But then Sheppard flies under the radar in so many ways.  Carter wonders why nobody at the SGC seems to have noticed that he almost single-handedly built a boutique SGC of his own, from scratch and under the worst conditions, and without benefit of ever having worked in one.  And she was surprised when she came to Atlantis and found Rodney as changed as she had; she had certainly never seen the courage in the man that he’d found under Sheppard’s tutelage.  She isn’t sure she could have helped Rodney find his courage if she’d been the one who’d been assigned as military leader of Atlantis.  She wasn’t at all surprised the time John mentioned in a debriefing that the McKay-A.I. had told him Lorne would not only make General, he’d one day be given the leadership role of the SGC in a possible future – after all, Lorne is watching Sheppard, too.

When Carter finds out Richard Woolsey is taking over civilian leadership of Atlantis, she wonders what changes Sheppard will inspire in him.

 

8. McKay + Sheppard = Carter

Rodney firmly believes that an unexamined life is the one most worth living, but it sometimes bothers him that he couldn’t make a go of it at Stargate Command.  It’s not the sting of rejection – after 20+ years spent in academia, his hide is far too tough for that to get under his skin.  He gets why they shit-canned him; if one of the monkeys who work under him now exhibited the same rigid lack of understanding of the nuances of science, he’d have them on the slow-boat back to Earth so fast, their heads wouldn’t stop spinning until they hit the Milky Way’s local group.  Rodney is even occasionally aware that the reason he’s so harsh in his dealings with that specific flaw is because he has seen it in himself.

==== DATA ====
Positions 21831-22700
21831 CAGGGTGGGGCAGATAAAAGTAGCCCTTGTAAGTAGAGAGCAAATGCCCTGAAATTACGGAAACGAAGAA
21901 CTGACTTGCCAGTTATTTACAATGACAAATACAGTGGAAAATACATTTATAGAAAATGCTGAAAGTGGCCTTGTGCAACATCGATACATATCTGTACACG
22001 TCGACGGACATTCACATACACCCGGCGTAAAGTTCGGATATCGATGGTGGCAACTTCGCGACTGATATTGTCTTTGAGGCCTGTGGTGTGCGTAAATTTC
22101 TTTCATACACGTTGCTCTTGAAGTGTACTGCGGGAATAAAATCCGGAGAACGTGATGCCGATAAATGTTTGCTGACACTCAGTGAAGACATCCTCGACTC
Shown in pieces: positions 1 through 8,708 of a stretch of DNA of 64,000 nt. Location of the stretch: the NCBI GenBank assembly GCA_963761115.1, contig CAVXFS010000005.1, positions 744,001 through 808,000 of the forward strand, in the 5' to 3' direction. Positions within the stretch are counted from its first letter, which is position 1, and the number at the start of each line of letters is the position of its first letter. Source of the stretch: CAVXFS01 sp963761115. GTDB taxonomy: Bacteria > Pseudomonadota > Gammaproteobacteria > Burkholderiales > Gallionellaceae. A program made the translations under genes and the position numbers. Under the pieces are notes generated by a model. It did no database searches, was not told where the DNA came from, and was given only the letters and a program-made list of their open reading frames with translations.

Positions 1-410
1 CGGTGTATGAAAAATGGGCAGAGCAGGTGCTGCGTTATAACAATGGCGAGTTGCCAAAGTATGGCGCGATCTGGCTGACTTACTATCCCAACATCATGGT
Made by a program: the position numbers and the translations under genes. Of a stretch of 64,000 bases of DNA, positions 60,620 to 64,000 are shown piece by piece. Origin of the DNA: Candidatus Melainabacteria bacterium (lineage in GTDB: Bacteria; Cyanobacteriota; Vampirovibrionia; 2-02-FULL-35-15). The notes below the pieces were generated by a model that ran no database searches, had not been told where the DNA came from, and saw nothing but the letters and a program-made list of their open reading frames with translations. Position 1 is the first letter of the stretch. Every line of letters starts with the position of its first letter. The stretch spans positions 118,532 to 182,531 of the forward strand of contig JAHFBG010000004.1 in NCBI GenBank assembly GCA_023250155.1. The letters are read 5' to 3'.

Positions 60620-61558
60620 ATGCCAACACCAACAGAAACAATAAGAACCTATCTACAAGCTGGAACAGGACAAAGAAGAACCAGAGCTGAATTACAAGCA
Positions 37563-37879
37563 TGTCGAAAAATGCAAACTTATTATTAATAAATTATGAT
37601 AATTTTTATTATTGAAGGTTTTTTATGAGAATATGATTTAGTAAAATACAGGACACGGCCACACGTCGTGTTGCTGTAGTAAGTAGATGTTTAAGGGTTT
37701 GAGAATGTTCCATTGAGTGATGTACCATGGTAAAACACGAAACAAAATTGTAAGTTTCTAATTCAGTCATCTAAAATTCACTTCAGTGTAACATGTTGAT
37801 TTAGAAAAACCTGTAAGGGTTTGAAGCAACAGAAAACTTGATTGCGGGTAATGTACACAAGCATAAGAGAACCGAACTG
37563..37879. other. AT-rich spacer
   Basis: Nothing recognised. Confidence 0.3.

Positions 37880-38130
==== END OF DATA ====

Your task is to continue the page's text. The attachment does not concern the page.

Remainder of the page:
The problem is, he’s not sure how or when or why he learned the delicate Art of Science, and as a scientist, that bothers him.  If divine inspiration is not his talent to claim naturally, what if he should lose it?  If he can’t replicate the phenomenon, it could one day be lost and never found again.  He may be the Most Valuable Scientist on Atlantis now, but the minute he can’t perform science in the manner of an artist, he’ll be that same sad sack bastard again, shipped off to some frozen clime, this time probably Canada.

The one time Rodney is foolish enough to share his fear with Sheppard, Sheppard thinks it’s hilarious and mocks him.  Sheppard is always mocking him when he’s afraid, or yelling at him when he’s just about to give up, or coming up with utterly stupid, out-of-the-box ideas of the sort that only an insane idiot could come up with, ideas that only a scientist of Rodney’s caliber can run with and make into real solutions.

The man’s inability to take Rodney and his very real problem seriously is infuriating.

 

9. “Just don’t let them Joan-of-Arc you, man.”

Teyla loves Halling, but these days, she is sometimes embarrassed by his devotion to the Ancients.  She knows that occasionally he will take John by the hand and gently lead him to a small circle of their fellow Athosians, settling him down on an embroidered mat placed in the middle.  He will hand John one of their relics – a book written in Ancient or an intricately carved box that has been handed down for generations from Halling’s fore-fathers, or the very old, beautiful, perpetually-sharp knife that nobody can figure out what it’s made of or how it was made – or in some notable instances, a baby.  John will good-naturedly and carefully hold what he has been handed as Halling speaks words that John cannot understand, Old Athosian words that the others in the group repeat back or reply to.  And when the ceremony is over, John will hand back to Halling what he had been given, and Halling will thank him, and John will say, “Nothin’ to it, buddy.”